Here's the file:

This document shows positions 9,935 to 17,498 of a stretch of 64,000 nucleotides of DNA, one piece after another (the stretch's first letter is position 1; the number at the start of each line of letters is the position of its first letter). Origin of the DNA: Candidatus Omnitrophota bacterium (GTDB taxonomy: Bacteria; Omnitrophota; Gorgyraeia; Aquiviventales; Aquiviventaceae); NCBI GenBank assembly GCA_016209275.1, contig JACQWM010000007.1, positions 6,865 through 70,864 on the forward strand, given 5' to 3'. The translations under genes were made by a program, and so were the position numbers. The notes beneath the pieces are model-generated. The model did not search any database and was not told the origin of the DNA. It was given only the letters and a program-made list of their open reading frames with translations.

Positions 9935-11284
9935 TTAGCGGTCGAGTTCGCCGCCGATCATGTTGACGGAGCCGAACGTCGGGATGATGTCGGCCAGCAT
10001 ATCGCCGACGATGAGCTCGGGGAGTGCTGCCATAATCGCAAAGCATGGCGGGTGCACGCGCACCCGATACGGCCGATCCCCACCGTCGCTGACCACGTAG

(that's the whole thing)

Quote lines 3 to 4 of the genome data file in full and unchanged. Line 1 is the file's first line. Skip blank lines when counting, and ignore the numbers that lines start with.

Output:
9935 TTAGCGGTCGAGTTCGCCGCCGATCATGTTGACGGAGCCGAACGTCGGGATGATGTCGGCCAGCAT
10001 ATCGCCGACGATGAGCTCGGGGAGTGCTGCCATAATCGCAAAGCATGGCGGGTGCACGCGCACCCGATACGGCCGATCCCCACCGTCGCTGACCACGTAG